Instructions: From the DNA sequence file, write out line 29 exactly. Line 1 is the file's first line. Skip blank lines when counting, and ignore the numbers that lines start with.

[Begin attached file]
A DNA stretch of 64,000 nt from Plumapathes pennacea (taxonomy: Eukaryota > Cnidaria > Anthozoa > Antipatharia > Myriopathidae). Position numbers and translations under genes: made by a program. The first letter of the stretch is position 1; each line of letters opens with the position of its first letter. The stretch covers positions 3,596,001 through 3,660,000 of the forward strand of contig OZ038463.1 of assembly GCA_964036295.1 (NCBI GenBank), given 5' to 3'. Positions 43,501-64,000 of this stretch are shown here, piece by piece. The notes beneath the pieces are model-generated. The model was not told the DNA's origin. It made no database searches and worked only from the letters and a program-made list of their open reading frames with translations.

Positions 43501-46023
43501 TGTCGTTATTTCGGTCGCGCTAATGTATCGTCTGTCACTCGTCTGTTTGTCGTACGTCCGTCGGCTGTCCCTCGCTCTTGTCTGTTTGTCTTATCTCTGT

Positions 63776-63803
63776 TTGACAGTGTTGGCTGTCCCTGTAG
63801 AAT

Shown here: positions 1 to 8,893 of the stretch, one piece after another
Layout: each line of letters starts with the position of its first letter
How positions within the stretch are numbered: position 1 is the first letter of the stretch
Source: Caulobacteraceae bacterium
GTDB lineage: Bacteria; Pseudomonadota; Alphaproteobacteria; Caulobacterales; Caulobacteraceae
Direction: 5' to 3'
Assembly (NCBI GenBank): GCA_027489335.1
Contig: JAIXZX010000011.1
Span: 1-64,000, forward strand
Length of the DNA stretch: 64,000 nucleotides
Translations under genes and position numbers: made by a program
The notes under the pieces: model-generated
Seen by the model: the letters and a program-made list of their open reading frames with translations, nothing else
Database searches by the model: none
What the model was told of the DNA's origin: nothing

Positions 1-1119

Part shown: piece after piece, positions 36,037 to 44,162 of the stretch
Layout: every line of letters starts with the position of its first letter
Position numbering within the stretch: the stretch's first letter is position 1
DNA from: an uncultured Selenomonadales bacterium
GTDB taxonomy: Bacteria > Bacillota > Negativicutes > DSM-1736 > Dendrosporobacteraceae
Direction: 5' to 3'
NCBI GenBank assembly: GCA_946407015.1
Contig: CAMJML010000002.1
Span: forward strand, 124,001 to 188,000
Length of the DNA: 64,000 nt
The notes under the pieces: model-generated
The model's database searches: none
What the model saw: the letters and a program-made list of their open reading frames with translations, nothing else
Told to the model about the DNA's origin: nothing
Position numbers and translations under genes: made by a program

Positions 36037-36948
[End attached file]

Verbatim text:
NCBI GenBank assembly: GCA_946407015.1